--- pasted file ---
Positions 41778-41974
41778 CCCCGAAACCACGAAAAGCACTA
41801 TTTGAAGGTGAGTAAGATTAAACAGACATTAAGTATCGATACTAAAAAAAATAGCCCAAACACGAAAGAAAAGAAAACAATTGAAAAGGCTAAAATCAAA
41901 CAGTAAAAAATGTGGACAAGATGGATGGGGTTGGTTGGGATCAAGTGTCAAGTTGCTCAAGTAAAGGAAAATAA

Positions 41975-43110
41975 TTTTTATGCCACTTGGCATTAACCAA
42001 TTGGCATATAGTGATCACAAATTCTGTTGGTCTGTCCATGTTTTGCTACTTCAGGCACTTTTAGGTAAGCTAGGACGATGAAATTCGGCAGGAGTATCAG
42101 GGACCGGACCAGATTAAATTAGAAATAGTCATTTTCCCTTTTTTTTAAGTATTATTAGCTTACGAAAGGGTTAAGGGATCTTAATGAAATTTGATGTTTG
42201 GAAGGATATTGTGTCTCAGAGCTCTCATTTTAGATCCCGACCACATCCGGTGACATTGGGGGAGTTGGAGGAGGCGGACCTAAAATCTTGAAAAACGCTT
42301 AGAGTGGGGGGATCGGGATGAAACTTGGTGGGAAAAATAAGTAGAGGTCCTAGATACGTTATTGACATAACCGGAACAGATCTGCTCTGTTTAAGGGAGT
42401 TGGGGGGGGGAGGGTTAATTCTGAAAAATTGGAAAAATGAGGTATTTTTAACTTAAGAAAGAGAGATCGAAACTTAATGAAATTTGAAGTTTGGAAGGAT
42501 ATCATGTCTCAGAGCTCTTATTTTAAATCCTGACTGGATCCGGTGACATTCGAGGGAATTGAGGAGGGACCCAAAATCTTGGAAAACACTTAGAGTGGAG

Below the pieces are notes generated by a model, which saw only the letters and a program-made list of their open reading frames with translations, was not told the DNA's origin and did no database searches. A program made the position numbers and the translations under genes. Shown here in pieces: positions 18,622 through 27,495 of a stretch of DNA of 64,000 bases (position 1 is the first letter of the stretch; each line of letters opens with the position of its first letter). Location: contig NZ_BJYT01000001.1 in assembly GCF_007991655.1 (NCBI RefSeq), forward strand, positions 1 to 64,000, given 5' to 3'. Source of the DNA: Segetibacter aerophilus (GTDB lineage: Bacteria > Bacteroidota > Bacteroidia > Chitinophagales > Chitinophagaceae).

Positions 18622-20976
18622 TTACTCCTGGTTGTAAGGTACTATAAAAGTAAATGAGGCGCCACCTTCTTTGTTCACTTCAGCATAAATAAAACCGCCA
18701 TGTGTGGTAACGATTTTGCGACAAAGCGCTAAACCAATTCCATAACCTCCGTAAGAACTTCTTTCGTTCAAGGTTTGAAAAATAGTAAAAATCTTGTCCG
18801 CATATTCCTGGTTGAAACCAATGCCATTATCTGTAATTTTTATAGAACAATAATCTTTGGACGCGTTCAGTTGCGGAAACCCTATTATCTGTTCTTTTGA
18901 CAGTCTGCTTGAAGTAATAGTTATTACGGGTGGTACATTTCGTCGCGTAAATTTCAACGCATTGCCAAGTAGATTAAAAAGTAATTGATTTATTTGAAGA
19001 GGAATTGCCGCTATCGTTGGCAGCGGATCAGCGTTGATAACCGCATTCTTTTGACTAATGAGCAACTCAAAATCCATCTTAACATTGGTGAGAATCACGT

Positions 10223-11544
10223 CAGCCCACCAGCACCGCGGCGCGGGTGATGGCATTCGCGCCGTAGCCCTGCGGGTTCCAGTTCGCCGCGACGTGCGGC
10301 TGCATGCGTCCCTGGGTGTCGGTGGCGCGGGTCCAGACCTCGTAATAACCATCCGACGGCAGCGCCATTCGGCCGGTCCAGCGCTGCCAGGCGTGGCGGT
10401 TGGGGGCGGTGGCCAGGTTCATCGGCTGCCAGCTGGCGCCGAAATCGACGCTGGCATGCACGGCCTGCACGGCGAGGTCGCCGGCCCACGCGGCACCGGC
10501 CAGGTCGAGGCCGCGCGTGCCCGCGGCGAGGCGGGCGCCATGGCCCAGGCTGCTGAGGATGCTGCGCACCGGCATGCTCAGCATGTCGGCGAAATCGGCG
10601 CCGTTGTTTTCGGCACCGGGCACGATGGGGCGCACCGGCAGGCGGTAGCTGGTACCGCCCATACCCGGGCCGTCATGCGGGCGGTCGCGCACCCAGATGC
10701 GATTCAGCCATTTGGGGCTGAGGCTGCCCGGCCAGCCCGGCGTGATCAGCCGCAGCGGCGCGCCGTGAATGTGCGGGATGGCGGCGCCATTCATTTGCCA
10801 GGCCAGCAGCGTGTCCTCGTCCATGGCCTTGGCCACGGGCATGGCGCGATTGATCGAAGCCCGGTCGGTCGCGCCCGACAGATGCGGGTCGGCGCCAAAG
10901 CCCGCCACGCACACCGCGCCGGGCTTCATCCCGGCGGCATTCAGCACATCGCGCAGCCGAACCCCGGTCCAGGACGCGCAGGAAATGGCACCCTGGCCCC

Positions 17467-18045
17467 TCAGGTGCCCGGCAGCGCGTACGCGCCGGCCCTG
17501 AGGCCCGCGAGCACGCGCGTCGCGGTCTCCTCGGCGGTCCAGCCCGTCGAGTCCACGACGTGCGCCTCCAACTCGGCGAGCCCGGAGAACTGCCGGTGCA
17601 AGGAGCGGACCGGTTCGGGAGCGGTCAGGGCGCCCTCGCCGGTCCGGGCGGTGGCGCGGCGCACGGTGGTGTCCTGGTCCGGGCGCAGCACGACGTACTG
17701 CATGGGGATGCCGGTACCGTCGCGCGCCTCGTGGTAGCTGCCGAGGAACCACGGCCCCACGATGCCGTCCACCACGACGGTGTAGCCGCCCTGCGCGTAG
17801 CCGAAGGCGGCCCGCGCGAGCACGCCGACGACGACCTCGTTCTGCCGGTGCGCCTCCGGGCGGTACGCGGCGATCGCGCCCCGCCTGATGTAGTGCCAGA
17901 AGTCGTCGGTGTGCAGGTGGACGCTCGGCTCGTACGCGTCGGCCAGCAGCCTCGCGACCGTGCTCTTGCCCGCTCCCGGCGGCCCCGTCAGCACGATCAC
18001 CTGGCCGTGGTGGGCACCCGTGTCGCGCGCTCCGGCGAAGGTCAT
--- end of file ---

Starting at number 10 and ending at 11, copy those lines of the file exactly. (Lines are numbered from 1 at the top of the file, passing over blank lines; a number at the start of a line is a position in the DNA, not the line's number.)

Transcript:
42301 AGAGTGGGGGGATCGGGATGAAACTTGGTGGGAAAAATAAGTAGAGGTCCTAGATACGTTATTGACATAACCGGAACAGATCTGCTCTGTTTAAGGGAGT
42401 TGGGGGGGGGAGGGTTAATTCTGAAAAATTGGAAAAATGAGGTATTTTTAACTTAAGAAAGAGAGATCGAAACTTAATGAAATTTGAAGTTTGGAAGGAT